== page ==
Learning to drive is a rite of passage, and most people rely on their parent to take them out to practice a few times before their test. However, figures from price comparison site uSwitch show that as many as one in ten learner drivers are being taught to drive just by family and friends, and receive no professional lessons at all.
The cost of learning to drive seems to be a driving factor behind this trend - 72% of learners being taught by amateurs said they could not afford professional driving lessons, and with learning to drive with a qualified instructor costing an average of £1,127, it’s no surprise. The driving school of mum and dad may be cheap, but is it a good enough substitute for professional lessons?
There are some definite downsides to learning to drive with family and friends: almost half (46%) of those polled reported ‘in-car’ arguments, over a quarter (27%) felt they were picking up bad driving habits and 17% of those polled said that learning to drive with a family member or friend was a ‘bad experience’ and that they would not recommend it to other learners.
Learning to drive with a professional instructor can be stressful at the best of times, but it seems like it’s even worse when it’s family or friends doing the teaching: almost a quarter (22%) have been shouted or sworn at, 22% have had the wheel grabbed and 16% have been evicted from the driving seat.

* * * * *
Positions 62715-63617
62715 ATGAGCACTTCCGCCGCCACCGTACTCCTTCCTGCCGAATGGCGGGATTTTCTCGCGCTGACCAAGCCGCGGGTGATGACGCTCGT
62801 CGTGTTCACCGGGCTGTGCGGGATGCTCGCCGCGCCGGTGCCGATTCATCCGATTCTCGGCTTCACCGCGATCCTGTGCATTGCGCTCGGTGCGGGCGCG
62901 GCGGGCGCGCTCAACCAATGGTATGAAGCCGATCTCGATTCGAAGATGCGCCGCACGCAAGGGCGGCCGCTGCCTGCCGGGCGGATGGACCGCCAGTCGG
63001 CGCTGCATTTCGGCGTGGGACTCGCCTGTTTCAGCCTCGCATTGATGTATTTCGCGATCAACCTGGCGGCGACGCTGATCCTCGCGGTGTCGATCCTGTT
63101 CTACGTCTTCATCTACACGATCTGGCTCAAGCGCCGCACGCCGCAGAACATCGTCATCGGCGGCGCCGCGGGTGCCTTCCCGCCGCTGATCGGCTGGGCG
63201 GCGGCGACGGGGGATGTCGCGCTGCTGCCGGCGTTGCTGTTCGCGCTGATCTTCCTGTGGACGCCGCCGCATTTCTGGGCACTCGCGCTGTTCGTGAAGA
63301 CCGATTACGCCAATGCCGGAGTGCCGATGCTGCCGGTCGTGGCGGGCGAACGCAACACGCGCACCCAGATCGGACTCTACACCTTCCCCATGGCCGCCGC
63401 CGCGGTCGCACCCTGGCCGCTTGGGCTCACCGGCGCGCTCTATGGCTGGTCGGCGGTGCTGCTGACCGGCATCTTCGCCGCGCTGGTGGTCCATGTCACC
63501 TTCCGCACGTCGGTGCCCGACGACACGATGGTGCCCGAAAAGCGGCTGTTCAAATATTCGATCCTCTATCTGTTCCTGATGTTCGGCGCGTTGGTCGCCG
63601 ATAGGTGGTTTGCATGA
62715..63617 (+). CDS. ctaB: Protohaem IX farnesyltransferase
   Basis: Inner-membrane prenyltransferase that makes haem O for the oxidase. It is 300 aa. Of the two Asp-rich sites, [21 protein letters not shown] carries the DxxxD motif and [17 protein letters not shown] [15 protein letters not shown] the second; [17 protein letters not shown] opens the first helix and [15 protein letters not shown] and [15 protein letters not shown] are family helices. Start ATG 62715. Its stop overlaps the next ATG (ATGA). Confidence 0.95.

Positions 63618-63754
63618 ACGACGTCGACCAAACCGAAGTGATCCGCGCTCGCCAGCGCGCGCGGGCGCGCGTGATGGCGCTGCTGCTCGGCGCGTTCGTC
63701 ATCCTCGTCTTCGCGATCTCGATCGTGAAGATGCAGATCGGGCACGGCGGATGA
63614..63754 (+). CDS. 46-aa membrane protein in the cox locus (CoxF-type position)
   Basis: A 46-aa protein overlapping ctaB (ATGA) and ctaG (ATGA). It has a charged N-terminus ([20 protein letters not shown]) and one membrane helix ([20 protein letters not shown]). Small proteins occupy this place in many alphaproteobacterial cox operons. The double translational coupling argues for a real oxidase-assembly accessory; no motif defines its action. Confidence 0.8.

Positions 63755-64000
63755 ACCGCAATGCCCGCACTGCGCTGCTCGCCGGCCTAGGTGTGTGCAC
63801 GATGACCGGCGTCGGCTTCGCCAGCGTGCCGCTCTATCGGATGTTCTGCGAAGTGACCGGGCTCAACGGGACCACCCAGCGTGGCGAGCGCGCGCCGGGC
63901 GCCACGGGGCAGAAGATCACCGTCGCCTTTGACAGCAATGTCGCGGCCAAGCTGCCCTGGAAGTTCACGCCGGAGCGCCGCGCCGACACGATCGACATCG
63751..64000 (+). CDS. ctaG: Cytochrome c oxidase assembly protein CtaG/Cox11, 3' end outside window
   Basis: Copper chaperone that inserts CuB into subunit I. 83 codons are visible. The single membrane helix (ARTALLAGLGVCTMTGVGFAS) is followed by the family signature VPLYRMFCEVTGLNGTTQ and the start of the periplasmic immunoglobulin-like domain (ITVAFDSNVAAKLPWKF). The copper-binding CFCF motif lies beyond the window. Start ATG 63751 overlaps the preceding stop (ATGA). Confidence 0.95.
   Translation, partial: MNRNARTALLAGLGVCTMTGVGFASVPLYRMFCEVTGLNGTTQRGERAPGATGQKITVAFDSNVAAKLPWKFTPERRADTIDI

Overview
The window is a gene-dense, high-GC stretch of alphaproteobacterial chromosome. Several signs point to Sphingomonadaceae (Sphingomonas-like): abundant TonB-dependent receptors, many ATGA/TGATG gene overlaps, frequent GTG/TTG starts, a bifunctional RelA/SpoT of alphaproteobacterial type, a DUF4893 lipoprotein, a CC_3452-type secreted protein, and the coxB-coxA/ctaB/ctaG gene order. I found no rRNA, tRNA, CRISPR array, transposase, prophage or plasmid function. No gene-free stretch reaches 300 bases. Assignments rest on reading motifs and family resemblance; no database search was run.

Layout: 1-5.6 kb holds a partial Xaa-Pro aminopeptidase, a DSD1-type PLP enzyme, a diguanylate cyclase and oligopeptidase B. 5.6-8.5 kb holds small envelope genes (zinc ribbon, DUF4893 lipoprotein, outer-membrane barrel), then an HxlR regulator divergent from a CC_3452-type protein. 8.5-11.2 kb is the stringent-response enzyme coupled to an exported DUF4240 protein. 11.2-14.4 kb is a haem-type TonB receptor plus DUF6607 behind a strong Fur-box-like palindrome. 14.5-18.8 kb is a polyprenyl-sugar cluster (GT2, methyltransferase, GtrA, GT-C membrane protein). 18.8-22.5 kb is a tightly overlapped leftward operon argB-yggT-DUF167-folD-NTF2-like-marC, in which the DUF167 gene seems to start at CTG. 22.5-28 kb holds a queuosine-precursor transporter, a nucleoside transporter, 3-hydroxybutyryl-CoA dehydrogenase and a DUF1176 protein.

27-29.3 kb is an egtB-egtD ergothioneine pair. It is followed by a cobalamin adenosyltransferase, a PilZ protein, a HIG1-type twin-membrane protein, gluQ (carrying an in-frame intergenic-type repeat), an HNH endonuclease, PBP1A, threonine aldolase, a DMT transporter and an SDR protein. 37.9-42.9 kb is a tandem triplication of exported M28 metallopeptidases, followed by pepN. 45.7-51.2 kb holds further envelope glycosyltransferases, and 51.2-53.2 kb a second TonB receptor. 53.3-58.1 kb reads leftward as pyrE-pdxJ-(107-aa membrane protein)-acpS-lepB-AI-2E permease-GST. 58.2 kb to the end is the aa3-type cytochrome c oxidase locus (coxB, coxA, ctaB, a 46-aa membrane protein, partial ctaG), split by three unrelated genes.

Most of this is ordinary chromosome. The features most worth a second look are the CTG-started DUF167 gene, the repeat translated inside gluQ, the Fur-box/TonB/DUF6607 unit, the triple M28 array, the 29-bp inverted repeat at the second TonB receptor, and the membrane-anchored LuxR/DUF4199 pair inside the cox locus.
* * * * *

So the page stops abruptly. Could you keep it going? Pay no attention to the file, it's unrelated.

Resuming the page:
Worryingly, 18% of novices learning from a friend or relative ended up having a ‘bump’ - perhaps partly because of the lack of dual control. Compounding the danger, some of these drivers may not be properly insured - over a quarter (27%) of those learning with family and friends were unsure whether their ‘instructor’ had checked their car insurance first – and 7% said that they definitely didn’t. When teaching a friend or relative to drive, the learner must at least be a named driver on the car insurance policy – but adding a 17 year old with a provisional licence can add an additional £1,360 to your premium. Driving without insurance is a criminal offence, and is subject to a heavy fine and six penalty points – the last thing a learner drive needs.
Taking all this into consideration, it’s hardly surprising that 46% of learners who start off taking lessons from amateurs end up giving in and taking proper driving lessons with a qualified instructor.